In Clean Power Alliance (the CCA serving Los Angeles and Ventura County), low-income customers in 100% default jurisdictions get the 100% renewable product at no extra cost, they get to participate in the clean energy revolution without incurring a financial burden. This is an innovative environmental and economic justice provision, which could be replicated in other CCAs.
California currently targets 100% clean energy by 2045. Consider this - the 100% default gives us an opportunity to achieve that now, decades ahead of time! We don't have to wait, and according to climate science, no time is too soon. It’ll take much more time, effort and expense for our communities to achieve this progress otherwise.
The optimal time to set the default at 100% is right from the get go, before electricity service begins, when customers are first being enrolled in the CCA. But communities can still request to change their defaults if service has already started. The longer a switch to 100% is delayed, the more emissions that get locked in.
As evidenced by the municipalities that set the default at 100%, there is a political readiness and support across party lines for climate action and renewable energy. For example, in the City of Ventura, all seven council members (three registered Republicans, three Democrats, one Independent) voted in unanimous favor of the 100% renewable default.
The 100% default municipalities are diverse socio-economically, racially, geographically, politically, in population size, etc. Your community can have renewable energy too!
Developing more local renewable energy resources offers greater energy independence and security and economic benefits including good-paying jobs.
There's growing momentum underway for the 100% default, so your community would not be alone in uncharted territory. As of 2/01/2022, there are 30 municipalities, nearly 3 million people, across California with a 100% renewable default. This is an opportunity for your city to demonstrate its leadership and serve as an example for others.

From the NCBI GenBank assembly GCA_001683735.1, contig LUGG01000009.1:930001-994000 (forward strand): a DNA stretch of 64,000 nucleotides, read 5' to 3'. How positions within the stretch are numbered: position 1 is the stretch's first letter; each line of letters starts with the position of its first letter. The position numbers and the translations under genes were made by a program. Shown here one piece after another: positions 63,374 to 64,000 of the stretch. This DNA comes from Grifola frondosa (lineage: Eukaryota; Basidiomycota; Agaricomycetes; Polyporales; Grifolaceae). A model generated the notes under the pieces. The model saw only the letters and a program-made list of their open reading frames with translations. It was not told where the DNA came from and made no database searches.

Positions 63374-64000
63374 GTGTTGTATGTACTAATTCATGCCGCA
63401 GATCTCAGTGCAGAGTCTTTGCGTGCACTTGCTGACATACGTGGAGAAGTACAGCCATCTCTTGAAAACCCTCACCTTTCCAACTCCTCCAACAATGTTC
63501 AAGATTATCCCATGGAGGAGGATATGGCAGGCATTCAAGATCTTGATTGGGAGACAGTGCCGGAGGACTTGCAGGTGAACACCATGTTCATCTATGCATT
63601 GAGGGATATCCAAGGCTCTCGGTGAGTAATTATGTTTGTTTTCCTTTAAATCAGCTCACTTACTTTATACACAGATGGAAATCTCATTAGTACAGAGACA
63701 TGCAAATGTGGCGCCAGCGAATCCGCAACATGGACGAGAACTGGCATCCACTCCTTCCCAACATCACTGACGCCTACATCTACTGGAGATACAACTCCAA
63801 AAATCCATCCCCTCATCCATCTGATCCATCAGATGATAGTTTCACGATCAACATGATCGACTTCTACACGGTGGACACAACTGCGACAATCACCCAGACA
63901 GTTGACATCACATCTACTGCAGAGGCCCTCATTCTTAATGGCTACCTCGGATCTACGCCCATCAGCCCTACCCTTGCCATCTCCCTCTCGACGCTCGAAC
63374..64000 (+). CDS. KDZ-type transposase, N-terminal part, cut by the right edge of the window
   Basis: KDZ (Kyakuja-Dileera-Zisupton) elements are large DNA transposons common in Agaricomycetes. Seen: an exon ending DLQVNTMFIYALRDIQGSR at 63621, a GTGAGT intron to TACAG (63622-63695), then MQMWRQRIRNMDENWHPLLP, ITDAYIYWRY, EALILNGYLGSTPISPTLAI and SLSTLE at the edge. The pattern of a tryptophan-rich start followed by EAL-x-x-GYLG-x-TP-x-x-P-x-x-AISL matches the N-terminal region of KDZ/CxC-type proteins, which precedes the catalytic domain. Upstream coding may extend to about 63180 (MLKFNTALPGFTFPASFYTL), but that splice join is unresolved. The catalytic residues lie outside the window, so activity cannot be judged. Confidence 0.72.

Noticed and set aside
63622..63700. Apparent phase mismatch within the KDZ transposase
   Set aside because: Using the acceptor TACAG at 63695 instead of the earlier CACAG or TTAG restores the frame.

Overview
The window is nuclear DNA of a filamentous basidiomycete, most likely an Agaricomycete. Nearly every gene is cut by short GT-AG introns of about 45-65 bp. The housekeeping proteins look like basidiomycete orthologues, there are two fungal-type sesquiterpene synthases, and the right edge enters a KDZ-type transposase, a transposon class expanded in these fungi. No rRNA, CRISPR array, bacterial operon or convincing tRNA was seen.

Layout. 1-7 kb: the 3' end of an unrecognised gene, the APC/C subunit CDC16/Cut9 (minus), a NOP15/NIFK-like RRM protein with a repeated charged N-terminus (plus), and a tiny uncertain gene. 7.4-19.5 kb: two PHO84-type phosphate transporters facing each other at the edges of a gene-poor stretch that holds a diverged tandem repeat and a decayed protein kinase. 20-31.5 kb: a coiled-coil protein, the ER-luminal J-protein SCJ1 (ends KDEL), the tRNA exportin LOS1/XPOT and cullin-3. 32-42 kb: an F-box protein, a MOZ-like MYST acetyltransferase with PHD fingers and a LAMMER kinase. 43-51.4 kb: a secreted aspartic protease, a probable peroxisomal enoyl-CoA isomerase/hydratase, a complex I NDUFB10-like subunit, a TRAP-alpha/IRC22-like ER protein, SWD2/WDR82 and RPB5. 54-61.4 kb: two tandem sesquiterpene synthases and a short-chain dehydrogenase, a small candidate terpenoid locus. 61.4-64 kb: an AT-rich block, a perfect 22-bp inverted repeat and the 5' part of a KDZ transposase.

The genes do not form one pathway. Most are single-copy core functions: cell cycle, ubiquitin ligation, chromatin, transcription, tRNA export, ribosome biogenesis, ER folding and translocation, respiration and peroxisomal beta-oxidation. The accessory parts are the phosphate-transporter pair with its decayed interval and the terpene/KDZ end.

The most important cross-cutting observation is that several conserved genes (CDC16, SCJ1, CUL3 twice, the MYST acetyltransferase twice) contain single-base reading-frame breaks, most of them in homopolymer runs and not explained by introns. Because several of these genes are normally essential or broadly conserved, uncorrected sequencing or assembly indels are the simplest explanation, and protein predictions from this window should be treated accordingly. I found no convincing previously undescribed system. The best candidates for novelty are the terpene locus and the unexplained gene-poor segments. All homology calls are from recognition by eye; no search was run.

The default plans we select today impact the amount of renewable energy powering us into the future. When entire communities opt for renewable energy, it sends a strong market signal to build more renewables, to supply that increasing demand. Renewable energy is available and affordable, we just need to start choosing it!
Simply with this one city council or board of supervisors vote, emissions from electricity are virtually eliminated! Boom, just like that. The 100% default is one of the most significant, cost-effective, and immediate ways to cut emissions and respond to the climate crisis.
The best way you can contribute is to reach out to your city council or county supervisors and tell them that you want the Clean Power Alliance 100% renewable energy default. The easiest way to do this is to send an email, but it makes more of an impact to show up in person at a meeting!
100% RENEWABLE DEFAULT CITIES
CLEAN POWER ALLIANCE
Agoura Hills (pop. 20,472)
Beverly Hills (34,186)
Calabasas (pop. 23,988)
Camarillo (pop. 68,122)
Culver City (pop. 39,383)
Hawthorne (pop. 87,107)
Los Angeles County Unincorporated (pop. 1,022,167)
Malibu (pop. 12,877)
Manhattan Beach (pop. 35,532)
Ojai (pop. 7,582)
Oxnard (pop. 210,037)
Redondo Beach (pop. 67,423)
Rolling Hills Estates* (pop. 8,226)
Santa Monica (pop. 92,306)
Sierra Madre (pop. 10,917)
South Pasadena (pop. 25,888)
Thousand Oaks (pop. 128,995)
Ventura (pop. 110,790)
Ventura County Unincorporated (pop. 97,865)
West Hollywood (pop. 37,080)
EAST BAY COMMUNITY ENERGY
Albany (pop. 19,804)
Berkeley (pop. 121,485)
Dublin (pop. 61,240)
Emeryville (pop. 11,899)
Hayward (pop. 159,293)
Piedmont* (pop. 11,308)
Pleasanton (pop. 81,717)
San Leandro (pop. 90,025)
Cities in EBCE (except Piedmont) have thus far chosen to exclude low income customers from the 100% default.
ORANGE COUNTY POWER AUTHORITY
Buena Park (pop. 82,489)
Huntington Beach (pop. 200,259)
PENINSULA CLEAN ENERGY
Portola Valley (pop. 4,611)
SAN DIEGO COMMUNITY POWER
Encinitas (pop. 62,627)
* Default applies to residential accounts, not commercial accounts